"More eggnog?" A woman asked. She carried a tray of drinks and wore an apron over her dress.
"Oh- no thank-"
"Wow!" The lady's eyes glistened with sparkles as she gazed at his hands. "Are those real?"
Fraser was surprised at her interest in his robotic parts. "Well, yeah."
"My father used to have hands just like yours!" She put down the tray and stared.
"Yes! Where I come from, it's not that rare to see others with metal components." her human finger pointed at his alloy hands. "Can you feel anything? Can you move your fingers?"
"Well, I can move my fingers as easily as you, maybe a little bit slower. However, the feeling isn't quite there."
"Oh? You can't feel?"
"I can, this technology connects with my skin, but- it's just not the same. Slightly off- unfulfilling, i guess."
The lady suddenly sat next to him on the free seat. "How did you get them? Was it intentional? I'm Nancy by the way."
"Fraser Autumn." He smiled. "I was sent to the atomic war at 18, and I lost them in a bombing. The colonel was nice enough to offer me surgery to get these robotic hands attached to my arms- as a replacement and a thank you for my service. I've been like this ever since."
"I'm really sorry that happened. But, I couldn't help notice that you're a drummer now?" Nancy rolled over a drumstick that was resting on the table.
"I picked it up as a hobby to forget about the war, after the guitar-"
"Guitar?" Her ears peered up.
"See, I was a gifted guitarist before the war. Once I came home with my new hands, they wouldn't play the instrument like they used to. They were slow, it took me too long to adjust to them. I ended up by giving up on that passion, and tried a different approach to music. I fled to the next best thing, drumming."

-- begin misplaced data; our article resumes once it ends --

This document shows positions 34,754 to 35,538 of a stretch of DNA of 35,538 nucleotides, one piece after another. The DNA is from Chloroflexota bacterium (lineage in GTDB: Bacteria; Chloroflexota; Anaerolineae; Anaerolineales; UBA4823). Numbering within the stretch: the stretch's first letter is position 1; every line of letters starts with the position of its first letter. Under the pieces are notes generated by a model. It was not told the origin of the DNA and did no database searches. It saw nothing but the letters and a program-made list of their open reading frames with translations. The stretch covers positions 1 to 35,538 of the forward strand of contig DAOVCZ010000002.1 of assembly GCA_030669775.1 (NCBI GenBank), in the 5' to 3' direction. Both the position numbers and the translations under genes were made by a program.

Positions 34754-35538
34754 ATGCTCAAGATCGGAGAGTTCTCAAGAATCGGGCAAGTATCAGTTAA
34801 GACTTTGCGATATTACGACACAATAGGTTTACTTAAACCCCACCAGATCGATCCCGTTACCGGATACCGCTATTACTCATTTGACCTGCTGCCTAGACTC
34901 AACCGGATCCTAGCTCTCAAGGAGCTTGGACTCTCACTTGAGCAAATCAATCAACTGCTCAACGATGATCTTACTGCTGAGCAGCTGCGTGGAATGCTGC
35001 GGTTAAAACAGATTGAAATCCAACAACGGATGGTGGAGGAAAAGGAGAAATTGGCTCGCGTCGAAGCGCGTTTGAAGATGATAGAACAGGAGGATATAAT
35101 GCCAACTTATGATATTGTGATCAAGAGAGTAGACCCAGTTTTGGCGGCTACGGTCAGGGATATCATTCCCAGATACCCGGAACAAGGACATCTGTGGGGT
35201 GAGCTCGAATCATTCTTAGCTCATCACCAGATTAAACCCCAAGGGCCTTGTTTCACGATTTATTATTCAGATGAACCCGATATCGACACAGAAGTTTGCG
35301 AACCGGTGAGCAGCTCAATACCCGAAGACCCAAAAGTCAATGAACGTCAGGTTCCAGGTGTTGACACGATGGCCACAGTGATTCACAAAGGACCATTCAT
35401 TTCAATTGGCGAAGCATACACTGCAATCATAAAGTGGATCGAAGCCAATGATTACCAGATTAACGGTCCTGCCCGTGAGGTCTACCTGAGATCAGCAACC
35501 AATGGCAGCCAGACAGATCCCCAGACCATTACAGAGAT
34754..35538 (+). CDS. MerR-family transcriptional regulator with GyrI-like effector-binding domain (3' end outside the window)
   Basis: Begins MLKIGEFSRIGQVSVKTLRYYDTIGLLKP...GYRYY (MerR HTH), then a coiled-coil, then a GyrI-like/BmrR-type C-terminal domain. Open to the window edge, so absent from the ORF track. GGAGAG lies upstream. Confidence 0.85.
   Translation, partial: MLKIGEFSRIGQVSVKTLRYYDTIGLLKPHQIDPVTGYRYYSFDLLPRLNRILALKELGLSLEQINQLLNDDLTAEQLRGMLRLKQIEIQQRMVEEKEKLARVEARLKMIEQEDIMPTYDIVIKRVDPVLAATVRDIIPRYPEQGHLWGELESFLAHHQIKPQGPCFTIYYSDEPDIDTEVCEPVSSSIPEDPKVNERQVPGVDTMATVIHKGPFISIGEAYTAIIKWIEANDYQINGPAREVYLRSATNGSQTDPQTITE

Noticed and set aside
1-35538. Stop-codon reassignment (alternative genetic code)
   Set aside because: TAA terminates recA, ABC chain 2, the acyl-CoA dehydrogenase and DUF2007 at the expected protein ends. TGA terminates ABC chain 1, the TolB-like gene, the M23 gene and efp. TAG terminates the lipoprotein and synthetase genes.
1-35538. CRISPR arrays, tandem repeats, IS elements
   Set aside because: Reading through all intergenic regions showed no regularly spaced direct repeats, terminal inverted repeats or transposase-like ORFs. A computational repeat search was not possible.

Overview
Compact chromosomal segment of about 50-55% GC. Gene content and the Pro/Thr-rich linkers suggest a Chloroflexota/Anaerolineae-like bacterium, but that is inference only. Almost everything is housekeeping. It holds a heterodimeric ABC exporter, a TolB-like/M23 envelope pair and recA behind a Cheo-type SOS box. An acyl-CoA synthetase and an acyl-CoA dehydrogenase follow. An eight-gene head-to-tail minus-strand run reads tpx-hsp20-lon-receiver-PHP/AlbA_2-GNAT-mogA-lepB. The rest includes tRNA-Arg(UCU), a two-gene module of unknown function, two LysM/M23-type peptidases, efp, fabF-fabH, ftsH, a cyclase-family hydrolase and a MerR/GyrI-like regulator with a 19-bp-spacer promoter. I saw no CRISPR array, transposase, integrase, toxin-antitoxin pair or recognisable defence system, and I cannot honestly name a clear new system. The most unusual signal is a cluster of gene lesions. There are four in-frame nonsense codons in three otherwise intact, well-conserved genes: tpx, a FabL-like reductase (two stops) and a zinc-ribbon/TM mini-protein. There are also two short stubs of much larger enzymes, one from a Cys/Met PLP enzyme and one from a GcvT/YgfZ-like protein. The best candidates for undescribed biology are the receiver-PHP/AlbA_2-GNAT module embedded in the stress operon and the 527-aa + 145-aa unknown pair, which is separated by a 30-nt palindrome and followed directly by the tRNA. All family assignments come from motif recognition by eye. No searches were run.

"Are you passionate about drumming?"
"No, not as much as the guitar."
"So then why do you play?"
"What do you mean, why do I play? Because I can't play the guitar!"
"You don't know that."
Autumn refused to say anything. His mind was scattered when it came to discussing the guitar. He wasn't considered as a 'people person' anyway.
"You know, Fraser, Christmas is the time of sharing and giving, connecting and bonding- with people or with yourself- with your heart or with your new life."
"Christmas is nothing but a holiday. It can't change my mind about my dumb hands. You wouldn't understand. Just let me listen to the music in peace. I've spent the past five years alone with this repulsive metal."
"Well, I was going to tell you that a random guitarist of some random band bailed on them, they're performing tonight and are looking for an experienced musician to take the guitarist's place."
Autumn remained silent. He convinced himself he would never play the guitar again, too afraid of what lies ahead. It was a mere coincidence that the band was looking for someone to sub in for that musician.
"Follow me. I know you know you want to play guitar again."
Autumn relinquished to that intuition of pursuing his gut feeling and followed Nancy through the crowd, entering backstage.
There, Fraser found a unique bunch of musicians arguing loudly. The moment Autumn stepped in, they turned their eyes over to him. There were two women and two men who seemed to be around his age. They looked to be outcasts, for they were dressed like rebels and wore countless piercings and tattoos.
"You play guitar?" A man wearing a trench coat asked in a deep, raspy voice.
"What's with your hands?" A woman with purple hair asked.
"He was in the war," Nancy stepped in. "He used to be a guitarist before he lost his hands, and he's the only one I found that's available right now. So take it or leave it."
The man in the trench coat crossed his arms and eyed Fraser. The other woman grabbed an electric, cherry red guitar lying on the leather sofa behind her and pushed it into Autumn's chest. His fragile hands stroked the neck of the instrument.
"No time to debate. We're on stage in a half an hour, are you in or out?" The woman asked, releasing the guitar for it to drop into Fraser's arms.
Autumn glanced at Nancy and at the instrument he held. It felt warm and more natural than he remembered. It felt real- like he could truly grasp the strings and play it thoroughly.
"Well?" She interrupted his thoughts.
Autumn looked up and grinned. "In."